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Extra Time with Elliott — Episode 1

A unique and up close view into all things Sacramento Republic FC from the manager himself.

Photo courtesy of Douglas Taylor/Sacramento Republic FC

I recently had the chance to catch up with Sacramento Republic FC Manager Simon Elliott as part of our Extra Time with Elliott segment. This is the second year I’ve done this series and third overall for Indomitable City Soccer. Hope you continue to enjoy it.

In our first installment of Extra Time for the 2019 season, Simon and I discussed his thoughts on the season so far, what brings him joy as a coach, players that have stood out, Sacramento’s MLS bid, and more. We even briefly discuss USL and its growth.

As always, many thanks to Simon for taking time out of his busy schedule. Be sure to look for the Extra Time segment all season long. And with that, let’s get to it!

We are about a month into the season. How would you assess where things are?

I think we’re doing OK. We have a good team, [there’s] some depth, and we have some competition for places. But we need more of it. We have had a couple tough results and it’s something we need to rectify. There’s certainly things we are pleased with, but we feel like there is more in us.

Have things been easier in your second year as manager?

I don’t know that it’s been easier. It’s just a little different. It’s your second year, there’s certain things you kind of get used to, you’re more familiar with the way things work. But it shouldn’t ever really get easy you know? That means that you are operating in your comfort zone, and if you are in your comfort zone in this league, then that’s a problem.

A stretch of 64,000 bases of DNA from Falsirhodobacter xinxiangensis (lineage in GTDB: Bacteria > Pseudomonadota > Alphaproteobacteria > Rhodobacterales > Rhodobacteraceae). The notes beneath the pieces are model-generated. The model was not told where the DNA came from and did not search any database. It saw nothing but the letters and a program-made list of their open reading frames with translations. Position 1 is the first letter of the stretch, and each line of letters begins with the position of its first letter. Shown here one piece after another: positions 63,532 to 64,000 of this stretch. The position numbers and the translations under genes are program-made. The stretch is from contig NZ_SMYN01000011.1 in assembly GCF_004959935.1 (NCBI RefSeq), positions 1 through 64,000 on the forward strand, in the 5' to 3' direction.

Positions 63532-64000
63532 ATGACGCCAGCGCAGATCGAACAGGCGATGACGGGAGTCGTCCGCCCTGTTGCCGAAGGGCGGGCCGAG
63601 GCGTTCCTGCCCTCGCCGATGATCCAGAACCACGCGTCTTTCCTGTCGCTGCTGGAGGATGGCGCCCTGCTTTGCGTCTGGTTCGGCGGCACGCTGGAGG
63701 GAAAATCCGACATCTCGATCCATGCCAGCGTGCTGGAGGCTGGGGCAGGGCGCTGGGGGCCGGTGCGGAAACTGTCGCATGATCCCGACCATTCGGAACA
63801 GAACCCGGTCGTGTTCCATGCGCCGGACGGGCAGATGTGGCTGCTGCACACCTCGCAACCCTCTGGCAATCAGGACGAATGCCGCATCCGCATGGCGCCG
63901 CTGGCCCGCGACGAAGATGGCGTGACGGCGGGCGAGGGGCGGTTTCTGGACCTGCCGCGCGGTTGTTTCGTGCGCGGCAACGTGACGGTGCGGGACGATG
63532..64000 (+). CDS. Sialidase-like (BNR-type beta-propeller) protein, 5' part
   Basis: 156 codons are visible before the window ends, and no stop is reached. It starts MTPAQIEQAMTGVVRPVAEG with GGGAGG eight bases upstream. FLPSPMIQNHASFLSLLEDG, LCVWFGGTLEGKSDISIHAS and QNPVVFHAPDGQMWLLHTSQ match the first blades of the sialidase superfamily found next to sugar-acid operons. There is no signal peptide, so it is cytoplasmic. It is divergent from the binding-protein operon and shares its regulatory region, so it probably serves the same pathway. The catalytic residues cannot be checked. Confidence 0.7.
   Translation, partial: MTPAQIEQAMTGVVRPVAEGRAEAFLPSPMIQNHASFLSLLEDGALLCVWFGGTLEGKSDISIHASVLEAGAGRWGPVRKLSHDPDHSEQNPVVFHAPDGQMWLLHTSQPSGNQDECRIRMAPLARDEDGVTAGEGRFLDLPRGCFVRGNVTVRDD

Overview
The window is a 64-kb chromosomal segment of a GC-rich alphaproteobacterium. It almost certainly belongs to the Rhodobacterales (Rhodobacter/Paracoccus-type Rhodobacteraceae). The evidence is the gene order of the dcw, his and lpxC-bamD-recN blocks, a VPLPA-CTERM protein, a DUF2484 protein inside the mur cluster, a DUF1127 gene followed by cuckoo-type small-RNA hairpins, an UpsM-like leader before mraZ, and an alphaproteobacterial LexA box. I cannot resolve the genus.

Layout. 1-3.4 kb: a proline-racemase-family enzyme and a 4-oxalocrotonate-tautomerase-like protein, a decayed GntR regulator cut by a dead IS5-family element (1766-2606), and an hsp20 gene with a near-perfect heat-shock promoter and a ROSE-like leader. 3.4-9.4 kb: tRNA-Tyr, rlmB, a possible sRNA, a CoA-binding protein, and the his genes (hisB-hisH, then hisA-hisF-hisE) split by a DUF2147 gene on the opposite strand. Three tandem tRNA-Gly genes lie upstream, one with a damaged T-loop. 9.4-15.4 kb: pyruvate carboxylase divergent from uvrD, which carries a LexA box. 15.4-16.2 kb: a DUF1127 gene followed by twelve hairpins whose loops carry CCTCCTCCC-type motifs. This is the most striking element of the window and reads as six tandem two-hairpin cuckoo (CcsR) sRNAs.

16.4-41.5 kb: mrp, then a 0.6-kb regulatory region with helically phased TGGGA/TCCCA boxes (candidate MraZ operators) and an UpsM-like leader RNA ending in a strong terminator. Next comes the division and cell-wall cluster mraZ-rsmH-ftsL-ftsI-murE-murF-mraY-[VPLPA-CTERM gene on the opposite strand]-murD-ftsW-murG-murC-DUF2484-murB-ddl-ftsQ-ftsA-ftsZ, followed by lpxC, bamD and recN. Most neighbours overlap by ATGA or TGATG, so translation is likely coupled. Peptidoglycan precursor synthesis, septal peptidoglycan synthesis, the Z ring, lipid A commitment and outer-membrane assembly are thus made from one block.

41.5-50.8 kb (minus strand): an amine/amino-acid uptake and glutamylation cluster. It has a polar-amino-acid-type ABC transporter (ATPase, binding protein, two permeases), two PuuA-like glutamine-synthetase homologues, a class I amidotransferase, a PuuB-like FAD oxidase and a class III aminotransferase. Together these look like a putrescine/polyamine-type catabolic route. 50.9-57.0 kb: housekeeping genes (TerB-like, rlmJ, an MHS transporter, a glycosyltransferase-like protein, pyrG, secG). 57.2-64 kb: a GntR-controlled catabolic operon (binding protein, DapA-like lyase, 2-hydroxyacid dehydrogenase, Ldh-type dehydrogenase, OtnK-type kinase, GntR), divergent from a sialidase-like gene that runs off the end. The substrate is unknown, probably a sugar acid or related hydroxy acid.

You want to be challenged. It should be difficult. There’s good teams, good coaches and good players that want to move up, so it’s challenging. There’s a lot of work to do if we want to get it to the place where we all want it to be.

What is the greatest joy for you as a coach?

Well, we have good folks on the soccer side and good folks in the front office. The culture here is very positive and being a little part of helping to build that has been a real joy. People have been on board and they want to contribute. So that’s been fun.

In terms of soccer specific, just seeing things that we work on in training coming out during games shows that there is progress...shows that we have guys that want to learn...shows that guys are willing to work to get the outcomes they want. Obviously, it’s professional football, but now we want to see it come out in the results as well.

Any particular player that has stood out for you so far?

I think a lot of the guys have [been] solid. Sam (Werner) has done well. In terms of end product, I feel that he has been really effective in the attacking third and getting in behind.

Are you surprised that he has done so well or is that what you were expecting out of him?

Well, we brought him in for a reason. But we got the guys we got for a reason too. He’s just feisty right? He wants to do well, he wants to prove himself. I think you are starting to see the results of that. He’s quick, he’s strong on the ball, he’s got a powerful shot, and he likes competition. We have been pleased, he should be pleased as well.

Switching gears a bit...how will you manage Open Cup this season? It’s obviously been a focus of the club the last few seasons.

[We need to] make sure everyone is ready to play a full 90 minutes. That’s sort of the simplest [answer]. That is part of the reason why we had a friendly against Stanford. It’s part of the reason why guys will get some minutes [Saturday] and this week as well, so that going into May, June and July...where it’s hot and there is a lot of games, we want to have everybody ready. We don’t want to have guys that haven’t played for a little bit, and then come in and play a lot in a short space of time and all of sudden they are fatigued.